Although identified as an animal or a “thing” throughout most of the play, Jews are also very closely identified as relating to the devil and Shylock specifically so. Because of all of these perceptions of him as this evil monster, he is even eventually abandoned by his own daughter Jessica and his servant Launcelot, whom he doesn’t really care for as a servant, but is kind enough to keep him. When Launcelot is caught in the confines of his mind, debating with himself the pros and cons of leaving Shylock’s service, he gives the association of Jew and devil very clearly. Certainly, my conscience will serve me to run from this jew my master … to be rul’ d by my conscience, I should stay with the Jew my master, who (god bless the mark) is a kind of devil; and to run away from the Jew; I should be rul’d y the fiend, who, saving your reverence, is the devil himself. Certainly the Jew is the very devil incarnation, and my conscience, my conscience is by a kind of hard conscience, to offer to counsel me to stay with the Jew” (II, ii, 1-30) This embodiment of Shylock as a kind of devil persuades Launcelot to leave him in the belief that anything will be better than staying with a demonic Jew.
Another example of the Jew embodying Satan is Solanio’s dialogue when Shylock and Tubal enter in act three, scene one. Solanio says to Salerio in reaction to Shylock’s entrance, “Let me say Amen betimes, lest the devil cross/ my prayer, for here he comes in the likeness of a Jew,” (III, i, 19-20) and for Tubal “Here comes another of the tribe; a third can/not be match’s unless the devil himself turn Jew” (III, i, 76-7) Even though these comments don’t seem very funny nowadays, these two incredibly scornful comments are meant as comedy for all the anti-semites in the audience.
Finally, Shylock is depicted as Satanic when Antonio is describing his lust for his flesh and how he his incapable of reason at this point because it is so great. “I pray you think you question with the Jew:/ You may as well go stand upon the beach/ and bid the main flood bate his usual height/ you may as well use question with the wolf/ why he hath made the ewe bleak for the lamb;/ you may as well forbid the mountain pines/ to wag their high tops and to make no noise/ when they are fretten with the gusts of heaven;/ you may as well do anything most hard/ As seek to soften that- than which what’s harder? / his Jewish Heart! ” (IV, i, 70-80) In this dismal and small tangent by Antonio the audience is given a full view of Shylock’s merciless and bloody rage, but the reason for it in the play is not because he’s human or has been pushed around for his entire life, but because he is Jewish and the incarnation of the devil. Elizabeth Fowler, in her literary essay “Shylock’s Virtual Injuries” says, “Shylock … has chosen to vengefully embrace [the] vicious view of Jews and make it his own. Caliban-like, he says, “The villainy you teach me I will execute, and it shall go hard but I will better the instruction” (3. . 65-66). ” (17) A large entity of the play as well as a reason why it is considered anti-Semitic is the main theme of social bonds. An example of some of the social bonds displayed in the play are the loyalty that Antonio and Bassanio give to one another, the engagements that Bassanio, Lorenzo, and Solanio get into, and the contract held between Shylock and Antonio. The social bonds in the play are important to the aspect of anti-semitism because in the end Shylock is the only one deprived of all of his.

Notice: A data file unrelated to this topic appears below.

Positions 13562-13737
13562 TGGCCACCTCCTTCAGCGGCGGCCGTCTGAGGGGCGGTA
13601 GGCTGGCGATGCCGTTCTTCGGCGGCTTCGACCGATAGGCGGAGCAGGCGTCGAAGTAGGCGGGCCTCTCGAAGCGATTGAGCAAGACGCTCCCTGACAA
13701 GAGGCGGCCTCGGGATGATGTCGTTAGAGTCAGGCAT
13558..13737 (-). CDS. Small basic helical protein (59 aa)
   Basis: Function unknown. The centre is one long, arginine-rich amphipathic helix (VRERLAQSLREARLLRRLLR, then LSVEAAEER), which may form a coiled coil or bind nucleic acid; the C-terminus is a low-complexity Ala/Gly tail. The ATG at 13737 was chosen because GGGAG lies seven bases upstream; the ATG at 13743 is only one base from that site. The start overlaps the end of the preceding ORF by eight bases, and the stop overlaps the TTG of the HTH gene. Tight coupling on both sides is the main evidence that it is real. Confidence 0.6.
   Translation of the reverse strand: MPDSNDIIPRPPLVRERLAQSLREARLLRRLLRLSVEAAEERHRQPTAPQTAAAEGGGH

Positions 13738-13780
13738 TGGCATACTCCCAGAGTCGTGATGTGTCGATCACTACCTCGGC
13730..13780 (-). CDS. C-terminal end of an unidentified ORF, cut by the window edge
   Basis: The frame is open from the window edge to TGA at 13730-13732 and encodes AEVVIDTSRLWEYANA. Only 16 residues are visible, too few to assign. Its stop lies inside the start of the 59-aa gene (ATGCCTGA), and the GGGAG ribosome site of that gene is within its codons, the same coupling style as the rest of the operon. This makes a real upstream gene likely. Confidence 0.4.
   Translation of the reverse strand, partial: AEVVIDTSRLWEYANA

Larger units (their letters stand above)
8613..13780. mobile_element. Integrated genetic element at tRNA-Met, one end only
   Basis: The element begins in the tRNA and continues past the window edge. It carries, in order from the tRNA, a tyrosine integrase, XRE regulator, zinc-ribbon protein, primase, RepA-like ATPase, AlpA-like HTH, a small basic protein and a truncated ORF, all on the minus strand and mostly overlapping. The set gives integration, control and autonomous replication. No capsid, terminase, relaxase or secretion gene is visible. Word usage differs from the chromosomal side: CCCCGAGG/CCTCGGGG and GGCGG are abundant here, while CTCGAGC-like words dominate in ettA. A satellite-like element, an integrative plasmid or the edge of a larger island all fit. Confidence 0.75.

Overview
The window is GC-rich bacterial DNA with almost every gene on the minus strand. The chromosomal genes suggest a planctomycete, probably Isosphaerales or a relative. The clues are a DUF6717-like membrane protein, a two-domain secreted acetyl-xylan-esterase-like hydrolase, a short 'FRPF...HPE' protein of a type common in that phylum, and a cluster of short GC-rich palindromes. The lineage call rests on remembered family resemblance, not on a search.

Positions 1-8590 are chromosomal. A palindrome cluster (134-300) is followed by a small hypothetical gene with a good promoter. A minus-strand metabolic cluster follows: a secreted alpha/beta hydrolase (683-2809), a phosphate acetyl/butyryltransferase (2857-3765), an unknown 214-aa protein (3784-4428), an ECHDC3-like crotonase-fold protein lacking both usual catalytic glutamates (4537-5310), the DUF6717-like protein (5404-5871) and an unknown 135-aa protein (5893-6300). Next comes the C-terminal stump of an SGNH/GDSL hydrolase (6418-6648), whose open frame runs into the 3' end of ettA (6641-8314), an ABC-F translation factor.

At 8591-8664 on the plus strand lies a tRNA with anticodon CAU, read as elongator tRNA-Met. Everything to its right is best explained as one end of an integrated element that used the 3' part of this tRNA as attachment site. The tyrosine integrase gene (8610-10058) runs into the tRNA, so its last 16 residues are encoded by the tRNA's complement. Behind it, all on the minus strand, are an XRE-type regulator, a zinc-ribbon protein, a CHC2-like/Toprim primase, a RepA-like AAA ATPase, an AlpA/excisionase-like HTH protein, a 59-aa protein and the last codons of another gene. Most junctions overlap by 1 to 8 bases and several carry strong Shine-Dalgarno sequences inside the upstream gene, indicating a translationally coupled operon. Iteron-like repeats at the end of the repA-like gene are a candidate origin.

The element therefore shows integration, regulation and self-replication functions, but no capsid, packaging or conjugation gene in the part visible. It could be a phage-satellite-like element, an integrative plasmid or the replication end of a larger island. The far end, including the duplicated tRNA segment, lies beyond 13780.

According to Fowler, “We are invited to see the many contracts of the play as the making of social bonds (perhaps two of the most important words in Merchant of Venice). These rituals (economic contract, service indenture, marriage) obsessively reproduce the scene of social contract. And here, it is always the site of a perlocutionary action of virtual injury, despite the apparently equal footing on which the parties to contract seem to stand and speak. ” (12) In the play, Shylock, because he is a Jew, gets the short of the stick when it comes to the almighty and important social bond.
This is where anti-Semitism in the play nears its peak. Just because of his religion, Shylock is abandoned by his own daughter (who has something greater than a social bond of a connection to him) and Launcelot who is definitely in a social bond with him. To Shylock in the play, the idea of the contract according to Fowler, “seems to promise accession to a fuller enjoyment of civil powers, but it disappoints, maims, and restricts [Shylock] as often as it endows [him] with plenitude.